Botched defence department contract cost millions of state funds

A cancelled defence department contract cost the taxpayer about R300-million after a ruling of the International Chamber of Commerce arbitration court. (Oupa Nkosi, M&G)

A cancelled defence department contract cost the taxpayer about R300-million after a ruling of the International Chamber of Commerce arbitration court. (Oupa Nkosi, M&G)

A cancelled defence department contract cost the taxpayer about R300-million after the International Chamber of Commerce arbitration court ruled that it had failed to honour contractual obligations, Business Day reported on Monday.

The department botched a 2009 contract for aeromedical equipment with Austrian company AMST repeatedly, according to the report.

An internal defence department memorandum said AMST claimed that the department had failed to respond to numerous letters to honour contractual obligations with regards to advanced payments, Business Day reported.

"As a result ... AMST alleges that it was left with no option but to cancel the contract and recover its costs under the agreement.

"The contract provides for an arbitration process in the event of a dispute between the parties in accordance with rules of the International Chamber of Commerce," the memorandum says.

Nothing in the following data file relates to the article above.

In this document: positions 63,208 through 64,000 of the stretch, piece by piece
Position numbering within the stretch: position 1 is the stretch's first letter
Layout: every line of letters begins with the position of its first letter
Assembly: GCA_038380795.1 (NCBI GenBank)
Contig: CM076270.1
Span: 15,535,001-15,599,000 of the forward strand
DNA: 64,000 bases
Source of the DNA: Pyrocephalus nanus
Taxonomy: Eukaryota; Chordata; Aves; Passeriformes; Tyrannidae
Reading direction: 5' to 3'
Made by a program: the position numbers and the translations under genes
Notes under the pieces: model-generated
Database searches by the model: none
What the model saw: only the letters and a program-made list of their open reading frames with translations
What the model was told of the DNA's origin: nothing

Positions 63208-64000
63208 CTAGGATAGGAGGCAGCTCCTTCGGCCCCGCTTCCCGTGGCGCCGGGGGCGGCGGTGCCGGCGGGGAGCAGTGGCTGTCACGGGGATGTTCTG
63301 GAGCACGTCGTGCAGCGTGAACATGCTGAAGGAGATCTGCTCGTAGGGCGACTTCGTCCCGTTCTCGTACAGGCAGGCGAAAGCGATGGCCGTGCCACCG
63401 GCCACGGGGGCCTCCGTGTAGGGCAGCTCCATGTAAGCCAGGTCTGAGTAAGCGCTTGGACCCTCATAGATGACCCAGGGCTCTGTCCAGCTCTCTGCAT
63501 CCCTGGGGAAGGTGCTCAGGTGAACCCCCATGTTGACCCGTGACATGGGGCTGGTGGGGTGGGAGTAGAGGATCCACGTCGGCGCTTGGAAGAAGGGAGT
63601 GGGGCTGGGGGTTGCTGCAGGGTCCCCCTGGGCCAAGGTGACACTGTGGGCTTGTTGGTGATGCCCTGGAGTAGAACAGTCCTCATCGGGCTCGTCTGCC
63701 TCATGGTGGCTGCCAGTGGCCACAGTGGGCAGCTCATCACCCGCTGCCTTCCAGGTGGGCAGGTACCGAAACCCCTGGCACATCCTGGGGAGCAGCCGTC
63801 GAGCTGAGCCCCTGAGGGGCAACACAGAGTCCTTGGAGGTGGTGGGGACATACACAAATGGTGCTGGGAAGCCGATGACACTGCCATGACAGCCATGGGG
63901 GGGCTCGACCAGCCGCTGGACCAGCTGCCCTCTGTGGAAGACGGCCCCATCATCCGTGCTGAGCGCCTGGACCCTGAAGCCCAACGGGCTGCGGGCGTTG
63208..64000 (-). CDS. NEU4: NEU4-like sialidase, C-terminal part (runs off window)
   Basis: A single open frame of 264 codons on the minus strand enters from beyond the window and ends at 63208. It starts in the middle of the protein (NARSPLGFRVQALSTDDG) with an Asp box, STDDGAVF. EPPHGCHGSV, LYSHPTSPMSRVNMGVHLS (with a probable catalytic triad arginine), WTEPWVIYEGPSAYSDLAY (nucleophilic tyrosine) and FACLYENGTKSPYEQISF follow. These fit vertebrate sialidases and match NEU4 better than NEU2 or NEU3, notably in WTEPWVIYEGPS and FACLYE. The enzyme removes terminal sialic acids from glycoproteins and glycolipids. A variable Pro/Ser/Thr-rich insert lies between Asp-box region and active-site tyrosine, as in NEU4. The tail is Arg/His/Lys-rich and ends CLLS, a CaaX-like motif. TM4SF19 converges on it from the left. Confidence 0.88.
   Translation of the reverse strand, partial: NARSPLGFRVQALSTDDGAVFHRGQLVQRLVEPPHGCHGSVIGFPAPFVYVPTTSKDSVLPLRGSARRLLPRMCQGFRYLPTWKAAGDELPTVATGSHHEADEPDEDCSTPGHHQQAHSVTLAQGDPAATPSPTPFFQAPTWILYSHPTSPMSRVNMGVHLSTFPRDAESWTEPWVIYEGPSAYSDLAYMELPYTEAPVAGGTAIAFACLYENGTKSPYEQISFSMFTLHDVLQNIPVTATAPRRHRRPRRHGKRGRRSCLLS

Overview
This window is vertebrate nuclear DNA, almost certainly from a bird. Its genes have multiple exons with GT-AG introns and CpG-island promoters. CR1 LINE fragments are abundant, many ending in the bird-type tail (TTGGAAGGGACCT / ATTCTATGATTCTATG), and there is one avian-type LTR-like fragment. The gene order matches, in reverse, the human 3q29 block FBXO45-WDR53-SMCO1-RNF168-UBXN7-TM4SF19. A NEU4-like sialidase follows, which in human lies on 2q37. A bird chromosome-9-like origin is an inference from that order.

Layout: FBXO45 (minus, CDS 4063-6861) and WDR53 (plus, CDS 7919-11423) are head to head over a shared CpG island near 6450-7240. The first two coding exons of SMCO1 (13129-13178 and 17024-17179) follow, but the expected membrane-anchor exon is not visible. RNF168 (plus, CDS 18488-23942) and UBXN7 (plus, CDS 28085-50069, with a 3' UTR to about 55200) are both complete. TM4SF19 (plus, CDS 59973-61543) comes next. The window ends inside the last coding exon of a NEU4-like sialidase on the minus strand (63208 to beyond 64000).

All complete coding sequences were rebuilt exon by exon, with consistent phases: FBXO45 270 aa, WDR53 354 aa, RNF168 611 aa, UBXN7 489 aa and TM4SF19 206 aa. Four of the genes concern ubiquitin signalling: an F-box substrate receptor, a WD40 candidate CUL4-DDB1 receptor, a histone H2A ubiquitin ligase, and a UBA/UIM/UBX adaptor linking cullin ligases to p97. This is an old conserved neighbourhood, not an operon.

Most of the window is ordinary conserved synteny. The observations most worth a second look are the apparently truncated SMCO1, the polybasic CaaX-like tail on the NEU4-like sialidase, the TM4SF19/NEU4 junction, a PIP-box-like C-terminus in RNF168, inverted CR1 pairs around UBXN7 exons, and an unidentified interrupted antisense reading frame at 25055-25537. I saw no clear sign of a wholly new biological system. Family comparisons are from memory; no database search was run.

'The matter has been settled'
AMST initially claimed about R477-million when the proceedings began in Zurich, Switzerland, early in 2012, according to the report.

The claim was reduced to about R199-million in December, but later increased to about R296-million in the final award made in July and August this year.

Department spokesperson Siphiwe Dlamini confirmed the ruling.

"I can confirm that the international arbitration did rule in favour of AMST and that the matter has been settled with the payment of liabilities by the department of defence, at the reduced cost that had been demanded by AMST," he said.

Democratic Alliance defence spokesperson and MP David Maynier said it was astounding that the department had managed to hide a potential liability of about R700-million from Parliament, the newspaper reported. – Sapa

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